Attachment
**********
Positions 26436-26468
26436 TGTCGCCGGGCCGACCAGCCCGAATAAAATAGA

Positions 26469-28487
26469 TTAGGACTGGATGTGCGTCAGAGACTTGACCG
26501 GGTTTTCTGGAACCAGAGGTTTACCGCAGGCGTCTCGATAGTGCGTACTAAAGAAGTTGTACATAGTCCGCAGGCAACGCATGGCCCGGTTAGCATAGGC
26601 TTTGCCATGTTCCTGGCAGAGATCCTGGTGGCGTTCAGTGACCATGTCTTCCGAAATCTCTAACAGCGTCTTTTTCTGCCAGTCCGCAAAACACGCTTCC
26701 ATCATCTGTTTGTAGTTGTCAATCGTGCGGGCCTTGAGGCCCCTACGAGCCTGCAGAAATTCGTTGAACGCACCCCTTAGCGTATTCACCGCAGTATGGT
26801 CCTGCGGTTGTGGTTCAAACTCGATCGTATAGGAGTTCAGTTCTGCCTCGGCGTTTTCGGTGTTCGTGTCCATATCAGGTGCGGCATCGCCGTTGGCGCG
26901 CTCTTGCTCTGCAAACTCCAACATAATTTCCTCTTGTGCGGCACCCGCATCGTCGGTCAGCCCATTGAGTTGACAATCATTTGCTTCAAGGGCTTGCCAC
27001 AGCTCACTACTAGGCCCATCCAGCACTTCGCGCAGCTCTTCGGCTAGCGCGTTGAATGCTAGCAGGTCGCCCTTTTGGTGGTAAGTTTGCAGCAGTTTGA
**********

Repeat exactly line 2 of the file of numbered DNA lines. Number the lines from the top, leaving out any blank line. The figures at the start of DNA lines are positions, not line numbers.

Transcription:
26436 TGTCGCCGGGCCGACCAGCCCGAATAAAATAGA